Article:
Now what does this “new” method of salvation mean for humanity? As we come closer to Holy Week, closer to Good Friday and the eventual resurrection, I think it is important for us to start to think about the what and why behind this salvation. Our entire journey this Lenten season has been about stripping away that which isn’t us and through that growing into our full, unashamed selves. A major part of that process is wrapped up in our faith. Why do we believe as we believe, why do we do as we do, behave as we behave. Many of us have grown up in this faith or at the very least has

I can’t believe that November is here already! Driving to work during October was amazing. The trees were so bright with their red, orange and yellow leaves. Now, they are almost bare. When I drive past wetlands, there are bright red berries vividly standing out against the faded yellow and browns of the marsh grass. The days have become noticeably shorter and colder. Everything seems to be slowly transforming into winter. November is what I like to call an in between month, a time of ‘almost, but not yet.’ Although, technically, it is still autumn, most of what we associate with autumn, brightly colored leaves, pumpkins, picking apples and the bounty of the summer harvest seem to have passed. However, it is still not winter….yet… Even though the days are shorter and colder and even though it might snow, it is still not winter. Interim time can be a lot like that. It is a time of ‘almost, but not yet.’ Just like November causes us to reflect on what has been, so does interim time. Interim time is a time of waiting, a time for looking back at the past time in the church and a time of planning for the future. It is a time when we feel the fullness of change and a time when we stop and simply be who we are in the moment. Just as November speaks to us of the harvest of the past for which we give thanks, interim time calls us to reflect on all that has been here at West that we are thankful for. Just as November leads us into a time of winter stillness, interim time can seem to drag on and it can seem that nothing is happening. Just as the coming will eventually turn into spring, interim time will, eventually, give rise to newness and new possibilities.  November is a time set aside for reflection on the past. We begin the month with All Saints Day. (Nov. 1) This is a day set aside for memories and thanksgiving for all those who have come before us and have returned to God. On Nov. 11 we celebrate Veterans Day, a day where we remember all those who have served to protect our country. It is also the day when World War  1, ‘the war to end all wars’ ended, and so it is a day where we can stop and imagine peace. Where we can imagine what the world would be like if there were no more wars, no more fighting and killing. November is the time when we stop and give thanks for all that we have, and for all those who came before us. We remember the brave people who set out to make a home in a new land, a home where they could practice their religion without fear of persecution. We look back on the bounty of the year and set a day aside to gather with family and friends in Thanksgiving. It is also a time when, in the midst of enjoying our blessings, we take pause and remember that there are those in our community who are not as fortunate as we are. This is something that this church does very, very well. Here at West there is an awesome food ministry. We not only give people food at Thanksgiving time, but throughout the year.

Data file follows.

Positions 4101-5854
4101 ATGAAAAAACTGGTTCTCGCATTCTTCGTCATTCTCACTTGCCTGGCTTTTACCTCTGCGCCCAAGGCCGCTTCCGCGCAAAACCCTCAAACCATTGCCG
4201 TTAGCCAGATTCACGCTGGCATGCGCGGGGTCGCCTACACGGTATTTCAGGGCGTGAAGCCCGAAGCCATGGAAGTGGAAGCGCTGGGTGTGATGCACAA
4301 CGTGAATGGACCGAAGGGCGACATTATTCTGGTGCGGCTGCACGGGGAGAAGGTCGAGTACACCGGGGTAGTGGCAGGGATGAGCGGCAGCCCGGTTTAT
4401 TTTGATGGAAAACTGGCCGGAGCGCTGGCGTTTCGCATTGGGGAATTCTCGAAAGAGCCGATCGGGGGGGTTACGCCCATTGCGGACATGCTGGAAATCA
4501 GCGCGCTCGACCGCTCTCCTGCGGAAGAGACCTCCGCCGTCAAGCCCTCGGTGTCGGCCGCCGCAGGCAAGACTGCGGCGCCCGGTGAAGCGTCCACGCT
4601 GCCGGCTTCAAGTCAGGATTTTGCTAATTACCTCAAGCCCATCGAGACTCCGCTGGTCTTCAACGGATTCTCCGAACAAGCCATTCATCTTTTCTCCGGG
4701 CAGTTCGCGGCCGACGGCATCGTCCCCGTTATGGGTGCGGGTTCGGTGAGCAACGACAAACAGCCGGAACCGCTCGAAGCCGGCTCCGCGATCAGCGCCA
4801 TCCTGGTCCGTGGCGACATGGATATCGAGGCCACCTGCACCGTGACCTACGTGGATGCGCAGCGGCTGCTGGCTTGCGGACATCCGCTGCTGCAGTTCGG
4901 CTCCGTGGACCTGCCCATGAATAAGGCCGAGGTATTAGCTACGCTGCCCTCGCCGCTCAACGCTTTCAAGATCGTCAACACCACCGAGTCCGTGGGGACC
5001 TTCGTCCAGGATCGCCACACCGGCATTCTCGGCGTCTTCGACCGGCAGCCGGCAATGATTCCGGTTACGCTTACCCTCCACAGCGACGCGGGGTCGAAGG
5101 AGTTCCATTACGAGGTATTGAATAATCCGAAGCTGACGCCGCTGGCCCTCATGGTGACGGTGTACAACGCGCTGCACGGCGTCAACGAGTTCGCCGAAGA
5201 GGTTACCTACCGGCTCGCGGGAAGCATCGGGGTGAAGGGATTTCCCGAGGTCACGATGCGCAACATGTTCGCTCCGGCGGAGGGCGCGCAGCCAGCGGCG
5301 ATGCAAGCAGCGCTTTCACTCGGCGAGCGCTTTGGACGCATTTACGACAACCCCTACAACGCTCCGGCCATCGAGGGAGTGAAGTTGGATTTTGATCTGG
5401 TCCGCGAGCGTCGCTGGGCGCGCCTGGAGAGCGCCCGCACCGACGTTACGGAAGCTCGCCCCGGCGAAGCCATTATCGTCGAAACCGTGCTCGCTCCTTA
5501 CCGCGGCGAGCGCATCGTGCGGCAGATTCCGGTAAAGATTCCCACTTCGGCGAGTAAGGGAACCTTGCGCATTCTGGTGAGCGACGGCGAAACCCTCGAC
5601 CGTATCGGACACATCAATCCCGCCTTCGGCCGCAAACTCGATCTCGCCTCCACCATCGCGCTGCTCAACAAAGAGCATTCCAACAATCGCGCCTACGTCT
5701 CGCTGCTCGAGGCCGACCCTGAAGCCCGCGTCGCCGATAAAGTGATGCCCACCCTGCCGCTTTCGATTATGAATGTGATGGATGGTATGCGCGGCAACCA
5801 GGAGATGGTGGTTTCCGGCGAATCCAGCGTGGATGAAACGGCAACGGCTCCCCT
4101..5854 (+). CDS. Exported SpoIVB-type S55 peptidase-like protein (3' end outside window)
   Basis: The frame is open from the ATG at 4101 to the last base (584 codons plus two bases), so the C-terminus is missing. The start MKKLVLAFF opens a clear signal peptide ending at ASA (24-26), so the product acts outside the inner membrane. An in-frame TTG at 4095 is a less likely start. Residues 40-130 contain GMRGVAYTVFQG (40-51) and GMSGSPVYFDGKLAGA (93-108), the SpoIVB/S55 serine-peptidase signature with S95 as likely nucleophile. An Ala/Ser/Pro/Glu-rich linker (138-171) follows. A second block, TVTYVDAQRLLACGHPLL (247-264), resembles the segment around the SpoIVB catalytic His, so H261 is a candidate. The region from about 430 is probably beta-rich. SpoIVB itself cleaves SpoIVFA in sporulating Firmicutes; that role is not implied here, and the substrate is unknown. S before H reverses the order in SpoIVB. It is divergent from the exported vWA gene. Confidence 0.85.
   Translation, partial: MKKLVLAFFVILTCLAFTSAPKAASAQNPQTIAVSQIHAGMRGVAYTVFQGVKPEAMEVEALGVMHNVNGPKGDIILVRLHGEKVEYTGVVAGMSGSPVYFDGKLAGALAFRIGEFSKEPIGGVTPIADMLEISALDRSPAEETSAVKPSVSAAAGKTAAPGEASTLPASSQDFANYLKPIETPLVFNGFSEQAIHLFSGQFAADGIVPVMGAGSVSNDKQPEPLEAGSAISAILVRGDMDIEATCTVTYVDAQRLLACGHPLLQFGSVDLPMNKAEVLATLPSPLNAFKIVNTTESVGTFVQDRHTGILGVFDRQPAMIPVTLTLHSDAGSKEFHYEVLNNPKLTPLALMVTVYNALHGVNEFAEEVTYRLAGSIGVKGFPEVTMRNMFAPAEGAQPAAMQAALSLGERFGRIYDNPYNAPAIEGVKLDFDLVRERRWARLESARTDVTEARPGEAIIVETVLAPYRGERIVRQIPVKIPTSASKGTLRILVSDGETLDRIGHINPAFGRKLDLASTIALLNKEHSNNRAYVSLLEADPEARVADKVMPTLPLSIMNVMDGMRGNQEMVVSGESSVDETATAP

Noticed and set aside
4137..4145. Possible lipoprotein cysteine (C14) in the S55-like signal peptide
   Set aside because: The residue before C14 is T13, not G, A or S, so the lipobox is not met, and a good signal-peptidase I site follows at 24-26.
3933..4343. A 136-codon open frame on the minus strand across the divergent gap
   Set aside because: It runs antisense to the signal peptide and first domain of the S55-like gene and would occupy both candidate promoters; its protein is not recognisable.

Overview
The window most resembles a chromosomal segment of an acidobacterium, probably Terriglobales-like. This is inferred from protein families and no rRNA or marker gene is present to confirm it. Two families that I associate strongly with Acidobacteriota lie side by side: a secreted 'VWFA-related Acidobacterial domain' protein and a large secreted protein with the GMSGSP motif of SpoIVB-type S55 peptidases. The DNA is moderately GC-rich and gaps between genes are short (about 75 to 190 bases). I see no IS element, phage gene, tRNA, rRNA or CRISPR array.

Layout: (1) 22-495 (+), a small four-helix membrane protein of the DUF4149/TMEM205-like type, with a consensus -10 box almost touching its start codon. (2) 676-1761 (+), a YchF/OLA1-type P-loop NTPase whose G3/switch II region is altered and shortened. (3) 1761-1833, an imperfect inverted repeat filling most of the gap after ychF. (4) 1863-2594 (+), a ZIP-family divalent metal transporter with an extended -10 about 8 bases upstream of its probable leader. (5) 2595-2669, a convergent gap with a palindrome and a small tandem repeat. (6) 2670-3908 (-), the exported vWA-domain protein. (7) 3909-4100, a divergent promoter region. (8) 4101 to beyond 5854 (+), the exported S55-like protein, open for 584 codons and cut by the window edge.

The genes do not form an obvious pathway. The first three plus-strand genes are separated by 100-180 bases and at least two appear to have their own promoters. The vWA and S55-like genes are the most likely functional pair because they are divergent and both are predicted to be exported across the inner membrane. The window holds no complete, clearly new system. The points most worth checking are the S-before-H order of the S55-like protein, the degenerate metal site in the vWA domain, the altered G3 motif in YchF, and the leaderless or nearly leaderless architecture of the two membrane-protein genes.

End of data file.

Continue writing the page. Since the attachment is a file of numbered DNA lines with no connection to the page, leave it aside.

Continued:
In closing, I would like to wish all of you a Happy November! I encourage you to take some time this month, before the Holiday Season kicks into full gear, to sit and reflect on your life. Thinks about all the ways that you have been blessed and give thanks. Think about all the people in your life you have lost and give thanks for them even as you mourn their passing. Think abut all the people affected around the world by war and pray for peace. Think about this church and begin to imagine the future. Most of all, I encourage you to deepen your relationship with God this month. Spend time in personal prayer and reflection on scripture, preparing yourself for the coming of Advent. 
With thanksgiving and a prayer for continued blessings for all of you 

West Congregational Church
499 North State Street 
Concord, NH 03301

© 2014

About Us:

West Church has been called " the small church with a big heart" We offer a sanctuary of faith for all those who wish to come and worship.

Mission Statement

"To increase love and hope for all through growing faith in Christ"